Alec Soth's Archived Blog

March 23, 2007

Two Thumbs Undecided

Filed under: crying & flying,on blogging — alecsothblog @ 1:39 am

In an excellent recent post, Jen Bekman said something I’ve been meaning to say: “Just because I’m writing about something doesn’t necessarily mean that I’m recommending it.”

I just returned home from a trip to California. While I was gone I only managed to put together two meager posts. The first was twenty-six words pointing readers to Chad Muthard’s Photo Final Four. The second was seven words comparing the work of David LaChapelle and Jill Greenberg.

Both of these posts generated a good deal of feedback. Since I’ve highlighted these subjects many readers think I’m recommending them. I’m not. “If I don’t specifically say I like it, or don’t,” writes Jen, “it means that I haven’t decided. (And I might never even give it enough thought to form an opinion.)”

I can see how this might be frustrating for readers. But Jen is right – opinions take time. I’m not interested in splattering my gut reaction. Sometimes I need to send up the test balloon and give it time to figure things out.

So after a little reflection, here is what I think:

1) I agree with Isaac that Chad’s Final Four game is the equivalent of sports talk radio. When I previously mentioned that I’m a fan of sports talk (even though I don’t watch sports) I wrote that “it is a joy to listen to the nerds and statisticians sink their teeth into something entirely meaningless.”

2) “Should Alec, Ulrich, and Christian Patterson really be on that list?” asks Avedont. No. But this isn’t a real tournament. It is a silly blog game. I suspect the fact that we are all bloggers had more than a little to do with our inclusion.

3) The reason I posted on LaChapelle & Greenberg was purely visual. While browsing through the current issue of Art and Auction, I saw the image of Gwen Stefani by Greenberg and the ad for LaChapelle’s show at Shafrazi. The first thing that struck me was the similar use of rear lighting and image vignetting. But as I thought about the two photographers, I became aware of other similarities. LaChapelle and Greenberg both started in the commercial arena but now exhibit regularly in galleries. Both like slick images. Both like to shock.

So what do I think of these artists? My feelings are mixed. Except for his remarkable film RIZE, a little LaChapelle goes a long way. But he has his place. That place is normally in magazines and I’m skeptical about seeing his tableaux work on the wall, but the floating figures look good. They remind me a bit of Gary Schneider’s nudes and a number of the jumping photographers: (Kerry Skarbakka, Li Wei, etc). As for Greenberg, the aura around the pictures (the lollipops, the Bush critique) is incredibly shallow. But the pictures themselves pack a punch.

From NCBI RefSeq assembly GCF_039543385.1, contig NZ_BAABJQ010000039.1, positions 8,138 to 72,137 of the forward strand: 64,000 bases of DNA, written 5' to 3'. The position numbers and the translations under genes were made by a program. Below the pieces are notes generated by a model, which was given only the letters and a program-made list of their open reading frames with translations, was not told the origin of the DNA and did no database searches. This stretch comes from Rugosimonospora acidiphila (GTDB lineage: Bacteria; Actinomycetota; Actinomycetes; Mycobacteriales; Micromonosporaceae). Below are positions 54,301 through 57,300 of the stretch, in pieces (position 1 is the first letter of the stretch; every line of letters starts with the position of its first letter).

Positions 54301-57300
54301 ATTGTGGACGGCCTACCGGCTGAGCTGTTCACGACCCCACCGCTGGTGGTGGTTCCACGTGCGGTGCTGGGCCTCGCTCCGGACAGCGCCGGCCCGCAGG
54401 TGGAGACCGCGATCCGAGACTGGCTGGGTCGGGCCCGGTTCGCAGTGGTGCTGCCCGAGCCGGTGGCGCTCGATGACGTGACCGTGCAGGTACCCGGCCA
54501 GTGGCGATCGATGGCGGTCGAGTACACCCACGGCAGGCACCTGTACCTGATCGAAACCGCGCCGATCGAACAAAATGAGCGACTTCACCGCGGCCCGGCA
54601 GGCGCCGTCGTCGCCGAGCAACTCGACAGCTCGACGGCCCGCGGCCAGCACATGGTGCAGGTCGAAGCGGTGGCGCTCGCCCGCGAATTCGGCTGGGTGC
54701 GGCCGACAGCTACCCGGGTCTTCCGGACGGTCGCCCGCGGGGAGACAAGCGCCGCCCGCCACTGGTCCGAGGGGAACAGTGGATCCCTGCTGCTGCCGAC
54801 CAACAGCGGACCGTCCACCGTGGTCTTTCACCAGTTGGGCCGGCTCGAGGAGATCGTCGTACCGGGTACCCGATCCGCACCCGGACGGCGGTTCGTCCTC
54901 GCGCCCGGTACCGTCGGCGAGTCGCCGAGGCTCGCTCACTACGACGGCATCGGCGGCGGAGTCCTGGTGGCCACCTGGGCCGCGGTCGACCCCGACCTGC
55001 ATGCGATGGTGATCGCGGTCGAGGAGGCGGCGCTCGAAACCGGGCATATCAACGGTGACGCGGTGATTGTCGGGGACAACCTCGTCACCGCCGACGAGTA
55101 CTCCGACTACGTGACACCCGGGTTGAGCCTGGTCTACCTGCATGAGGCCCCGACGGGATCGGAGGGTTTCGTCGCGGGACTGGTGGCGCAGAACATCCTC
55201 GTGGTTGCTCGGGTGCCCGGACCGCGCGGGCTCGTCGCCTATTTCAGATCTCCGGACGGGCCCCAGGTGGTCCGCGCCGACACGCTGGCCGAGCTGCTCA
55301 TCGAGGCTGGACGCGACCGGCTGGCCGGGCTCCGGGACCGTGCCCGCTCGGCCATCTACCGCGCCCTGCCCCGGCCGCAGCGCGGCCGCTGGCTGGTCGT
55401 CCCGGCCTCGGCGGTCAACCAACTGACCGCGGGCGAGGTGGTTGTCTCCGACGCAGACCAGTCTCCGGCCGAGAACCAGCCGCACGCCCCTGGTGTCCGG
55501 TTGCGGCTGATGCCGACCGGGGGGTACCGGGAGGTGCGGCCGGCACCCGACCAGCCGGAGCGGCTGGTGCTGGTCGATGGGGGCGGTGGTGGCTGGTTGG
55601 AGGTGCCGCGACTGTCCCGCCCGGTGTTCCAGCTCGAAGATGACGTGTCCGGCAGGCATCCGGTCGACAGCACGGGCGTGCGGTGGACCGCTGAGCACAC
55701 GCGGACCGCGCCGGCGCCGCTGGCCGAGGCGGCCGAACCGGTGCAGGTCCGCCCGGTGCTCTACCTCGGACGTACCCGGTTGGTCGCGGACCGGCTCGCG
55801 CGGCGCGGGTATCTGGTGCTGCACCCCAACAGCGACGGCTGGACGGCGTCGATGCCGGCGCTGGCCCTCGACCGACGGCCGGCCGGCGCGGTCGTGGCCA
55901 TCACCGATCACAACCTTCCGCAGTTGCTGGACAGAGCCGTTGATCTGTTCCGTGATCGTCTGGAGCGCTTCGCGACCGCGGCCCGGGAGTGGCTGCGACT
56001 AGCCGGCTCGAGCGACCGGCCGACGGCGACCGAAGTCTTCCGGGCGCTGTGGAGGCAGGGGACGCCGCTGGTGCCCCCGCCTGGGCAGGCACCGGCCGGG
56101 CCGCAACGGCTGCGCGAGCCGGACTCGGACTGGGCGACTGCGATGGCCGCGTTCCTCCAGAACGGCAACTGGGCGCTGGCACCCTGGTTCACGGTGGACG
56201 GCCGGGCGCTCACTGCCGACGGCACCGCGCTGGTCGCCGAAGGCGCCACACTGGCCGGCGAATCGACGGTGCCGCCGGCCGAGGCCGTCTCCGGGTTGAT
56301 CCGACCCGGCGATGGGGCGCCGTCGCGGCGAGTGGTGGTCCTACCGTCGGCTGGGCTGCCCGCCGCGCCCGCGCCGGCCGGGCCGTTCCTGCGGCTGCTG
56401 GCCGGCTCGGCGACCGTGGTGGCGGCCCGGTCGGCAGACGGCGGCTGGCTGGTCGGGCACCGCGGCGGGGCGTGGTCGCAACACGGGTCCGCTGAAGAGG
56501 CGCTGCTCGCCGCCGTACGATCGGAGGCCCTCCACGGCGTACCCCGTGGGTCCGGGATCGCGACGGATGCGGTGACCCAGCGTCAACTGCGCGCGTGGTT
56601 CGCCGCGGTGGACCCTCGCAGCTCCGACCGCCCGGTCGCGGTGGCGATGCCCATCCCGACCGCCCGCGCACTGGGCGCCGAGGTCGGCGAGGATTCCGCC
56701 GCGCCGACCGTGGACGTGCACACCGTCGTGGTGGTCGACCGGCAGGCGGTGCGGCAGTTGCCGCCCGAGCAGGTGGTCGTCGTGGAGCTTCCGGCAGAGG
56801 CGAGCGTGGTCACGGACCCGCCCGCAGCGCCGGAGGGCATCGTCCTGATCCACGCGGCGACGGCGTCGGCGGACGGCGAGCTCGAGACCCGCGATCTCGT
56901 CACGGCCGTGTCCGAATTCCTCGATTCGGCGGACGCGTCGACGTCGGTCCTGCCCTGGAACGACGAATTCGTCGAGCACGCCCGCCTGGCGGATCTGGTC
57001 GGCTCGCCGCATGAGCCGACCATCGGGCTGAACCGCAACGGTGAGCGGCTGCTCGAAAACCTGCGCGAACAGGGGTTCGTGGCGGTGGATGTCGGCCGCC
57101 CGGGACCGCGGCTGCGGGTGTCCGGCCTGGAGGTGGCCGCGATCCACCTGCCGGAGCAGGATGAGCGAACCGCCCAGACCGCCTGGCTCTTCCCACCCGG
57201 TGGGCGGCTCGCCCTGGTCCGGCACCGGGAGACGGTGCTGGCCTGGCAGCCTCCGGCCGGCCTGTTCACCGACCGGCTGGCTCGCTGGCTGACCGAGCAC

4) The most valuable thing about LaChapelle, Greenberg and the Final Four is that it got me thinking about what kind of commercial photography stands the test of time. The first photographer I thought about was Philippe Halsman. Halsman produced tableaux pictures like LaChapelle:

dali-atomicus
Dali Atomicus by Philippe Halsman

His great Jumpology work also reminds me of LaChapelle’s floating figures:

indelible_ford
Mrs. Edsel Ford by Philippe Halsman

Finally, Halsman hysterical pictures of the French actor Fernandel are reminiscent of Greenberg:

halsman3

Halsman stands the test of time. His work is light and humorous but somehow always marked by greatness. Only time will tell if LaChapelle and Greenberg (or Alec, Ulrich, and Patterson) will join him in the Big Dance. Whatever the case, Halsman provides a great example of a commercial photographer who holds up.

One who doesn’t hold up, but also bears resemblance to LaChapelle and Greenberg, is Howard Schatz. Compare LaChapelle’s floating pictures and Schatz’s water dancers:

013

Or Greenberg’s children and Schatz’s actors:

schatz2

schatz11

What makes Halsman great and Schatz empty? I might need some time to figure that out.

18 Comments

  1. With a few exceptions, denizens of the internet are generally pretty smart. While many are happy to splatter gut reactions (or deep seeded opinion for that matter) I don’t think as many would leap to the conclusion that you’re recommending the artists you highlight. The venn diagram of commercial and fine art photography, rapidly turning into a perfect circle, has been a theme of your blog for some time and these are great examples.